With spring having arrived, the behemoth of full-line insurance and component of the Dow Jones Industrial Average, American International Group (NYSE: AIG), gave investors several reasons at once to brood over what this stock actually has in store.
A Look at the Numbers
At first glance, the prospects are all rosy. Firstly, the profits for the quarter rose to $3.44 billion or $1.31 per share, from last year's $444 million or $0.17 per share.
Excluding the multiple non-recurring items, the earnings constituted $1.50 per share, which just met the analysts' estimates. Secondly, American International Group bankrolled the annual 20 % increase in the dividends' distribution starting from the month of May.
Thirdly, AIG announced a buyback program that will allow repurchasing stocks for the amount of up to $8 billion. The Group is planning to buy back stocks to the value of up to $5 billion already this year.
In this connection, some of the analysts made statements about the great prospects for the growth of AIG stock and even claimed this data would cause the correction to end market-wide. With all due respect for their opinion, the future may not in fact be that bright for AIG.
Dividend Not Quite as Good as it Seems
Even despite the considerable increase in the dividends' distribution, the dividend yield of the AIG remains rather low. In particular, AIG's dividend yield is more than twice as low as that of S&P 500 and almost 2 times lower than the average dividend yield in industry.
That is why, despite the applied capital management approach, AIG is unlikely to be able to entice those investors who are after dividend proceeds and will be attracted by companies that boast greater profitability. However, those investors who are counting on an increase in the share price are already holding long positions and are thinking about when those should best be closed.
Other Factors -- A Drop in the Ocean
The information about the repurchase program may fail to make an impression, as the buy-back of a 180 billion dollar company's shares to the value of 8 billion bucks is a drop in the ocean. For comparison, very recently, Federated Department Stores (NYSE: FD) announced a repurchase program for the amount of USD 4 billion but failed to overcome its 52-week high after this announcement, although the market capitalization of FD constituted some $23 billion.
After the AIG information was made public, the stock jumped almost 4% from $67.41 and is fluctuating under $70. At the moment, the price of an AIG stock already builds in earnings that will be in-line, the planned growth of the distributed profits and the buy-back plan.
Also, the stock price reflects the analysis of the earnings estimates for the 1st quarter, whereby a $1.53 profit per share is expected. This is the second most profitable quarter in the last 5 years. It will yet take AIG quite a bit of effort to achieve this kind of a result. In addition, the situation becomes all the more complicated, due to the fact that in the last 5 years the 1st quarter has never been AIG's most profitable one.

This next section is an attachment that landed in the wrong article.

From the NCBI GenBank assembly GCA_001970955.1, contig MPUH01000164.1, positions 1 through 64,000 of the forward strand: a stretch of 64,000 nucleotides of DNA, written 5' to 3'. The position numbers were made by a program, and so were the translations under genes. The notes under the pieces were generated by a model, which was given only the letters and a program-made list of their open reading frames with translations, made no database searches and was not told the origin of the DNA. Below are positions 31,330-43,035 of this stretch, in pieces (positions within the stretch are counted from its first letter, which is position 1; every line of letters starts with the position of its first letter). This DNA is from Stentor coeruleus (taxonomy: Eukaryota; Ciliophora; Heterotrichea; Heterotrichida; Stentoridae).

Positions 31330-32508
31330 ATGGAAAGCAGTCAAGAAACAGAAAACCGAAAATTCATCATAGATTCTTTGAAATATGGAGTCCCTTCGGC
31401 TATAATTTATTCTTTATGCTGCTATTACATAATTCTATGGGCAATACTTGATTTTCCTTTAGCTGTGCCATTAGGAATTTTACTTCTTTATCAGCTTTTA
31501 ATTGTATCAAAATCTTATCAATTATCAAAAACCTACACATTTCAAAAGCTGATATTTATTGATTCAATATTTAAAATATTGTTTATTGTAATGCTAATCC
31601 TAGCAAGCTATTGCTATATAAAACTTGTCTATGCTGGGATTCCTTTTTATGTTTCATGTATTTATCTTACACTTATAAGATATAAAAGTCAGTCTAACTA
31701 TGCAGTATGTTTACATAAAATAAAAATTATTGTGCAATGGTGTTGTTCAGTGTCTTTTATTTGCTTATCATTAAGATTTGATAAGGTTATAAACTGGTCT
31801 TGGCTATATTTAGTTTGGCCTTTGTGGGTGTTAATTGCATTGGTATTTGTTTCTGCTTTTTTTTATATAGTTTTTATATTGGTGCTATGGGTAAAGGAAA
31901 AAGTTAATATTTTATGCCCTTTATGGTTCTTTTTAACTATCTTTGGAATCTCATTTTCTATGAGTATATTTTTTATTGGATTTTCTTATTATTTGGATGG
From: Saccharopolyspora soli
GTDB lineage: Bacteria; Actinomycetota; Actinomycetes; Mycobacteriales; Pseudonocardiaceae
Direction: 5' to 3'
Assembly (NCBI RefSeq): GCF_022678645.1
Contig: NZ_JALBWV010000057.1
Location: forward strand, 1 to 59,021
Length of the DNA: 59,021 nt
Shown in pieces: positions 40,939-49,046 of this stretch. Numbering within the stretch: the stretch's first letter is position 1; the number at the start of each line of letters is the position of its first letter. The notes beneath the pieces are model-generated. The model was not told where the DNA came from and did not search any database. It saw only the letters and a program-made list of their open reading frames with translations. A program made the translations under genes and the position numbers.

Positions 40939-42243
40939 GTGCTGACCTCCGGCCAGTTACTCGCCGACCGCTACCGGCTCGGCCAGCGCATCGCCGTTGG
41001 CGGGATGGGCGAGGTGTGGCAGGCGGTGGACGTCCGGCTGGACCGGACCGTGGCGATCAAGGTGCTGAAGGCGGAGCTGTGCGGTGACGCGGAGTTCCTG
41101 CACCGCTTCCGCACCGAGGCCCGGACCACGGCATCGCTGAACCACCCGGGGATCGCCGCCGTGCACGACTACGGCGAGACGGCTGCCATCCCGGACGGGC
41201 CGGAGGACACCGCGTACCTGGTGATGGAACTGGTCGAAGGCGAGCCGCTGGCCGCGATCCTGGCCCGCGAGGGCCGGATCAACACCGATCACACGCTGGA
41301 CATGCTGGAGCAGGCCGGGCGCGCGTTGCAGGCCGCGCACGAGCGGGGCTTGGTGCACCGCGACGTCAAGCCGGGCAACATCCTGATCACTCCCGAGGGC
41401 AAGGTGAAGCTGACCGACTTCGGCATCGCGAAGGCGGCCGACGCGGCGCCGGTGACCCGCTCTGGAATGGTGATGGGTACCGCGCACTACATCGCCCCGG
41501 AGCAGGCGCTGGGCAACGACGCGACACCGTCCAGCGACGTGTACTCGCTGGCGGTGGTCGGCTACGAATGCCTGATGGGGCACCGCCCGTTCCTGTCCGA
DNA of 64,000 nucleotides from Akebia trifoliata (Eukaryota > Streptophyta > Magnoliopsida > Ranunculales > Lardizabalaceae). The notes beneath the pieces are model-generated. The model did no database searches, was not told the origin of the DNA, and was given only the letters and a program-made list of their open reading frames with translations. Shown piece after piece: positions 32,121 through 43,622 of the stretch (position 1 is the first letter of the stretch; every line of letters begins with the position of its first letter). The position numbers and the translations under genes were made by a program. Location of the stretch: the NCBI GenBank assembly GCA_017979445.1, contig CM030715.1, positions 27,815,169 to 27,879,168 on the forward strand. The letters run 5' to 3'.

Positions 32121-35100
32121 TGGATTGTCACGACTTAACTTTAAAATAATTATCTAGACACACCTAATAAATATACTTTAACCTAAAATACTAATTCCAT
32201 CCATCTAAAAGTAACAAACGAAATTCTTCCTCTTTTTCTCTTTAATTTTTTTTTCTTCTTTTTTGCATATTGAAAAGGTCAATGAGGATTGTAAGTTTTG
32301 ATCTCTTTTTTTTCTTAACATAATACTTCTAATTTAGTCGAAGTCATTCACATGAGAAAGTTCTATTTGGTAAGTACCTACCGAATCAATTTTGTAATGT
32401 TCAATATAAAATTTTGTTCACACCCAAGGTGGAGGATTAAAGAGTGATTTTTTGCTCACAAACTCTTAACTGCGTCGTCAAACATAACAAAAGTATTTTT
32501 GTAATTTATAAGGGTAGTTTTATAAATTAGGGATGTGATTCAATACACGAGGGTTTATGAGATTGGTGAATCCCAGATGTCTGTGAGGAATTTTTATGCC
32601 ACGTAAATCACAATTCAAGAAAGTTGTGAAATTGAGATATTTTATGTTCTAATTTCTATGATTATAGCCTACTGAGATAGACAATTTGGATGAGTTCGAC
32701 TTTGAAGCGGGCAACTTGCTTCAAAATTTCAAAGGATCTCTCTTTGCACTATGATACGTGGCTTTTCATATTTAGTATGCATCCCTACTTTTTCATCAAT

There is another interesting fact that is worth a mention. Only one, and not the most influential, rating agency Deutsche Securities slightly raised the price target from $69 to $73 after the publication of the quarter report and information on their profit distribution policy and repurchase program. No upgrades or serious rating changes.
That is why, in my opinion, the potential for any further growth of the AIG stocks is exhausted and it's only a favorable macroeconomic situation that is capable of restoring this potential. In particular, the financial sector is developing quite dynamically against the background of the economy's other sectors.
Besides, as far as the future of the stock market is concerned, for the time being investors' sentiment is predominantly optimistic. All this makes the growth of the AIG stock possible. However, this growth would be insignificant as the optimistic sentiment among investors turns to a pessimistic one, due to a potential slump in the growth of the corporate profits and economy on the whole.
The statements by the Federal Reserve about a continuation of "solid economic growth" sound more like attempts to prove the need for just another increase of the Fed Fund's Rate, than they do the truth. Non-farm payrolls remain very low, while the home-building industry is in a slump too.
Despite the good news from the American International Group, the company has quite a feat ahead of itselft to substantially beat estimates given several of the economic factors mentioned above. It may be more prudent to refrain from going long and rather look for the right moment for going short.
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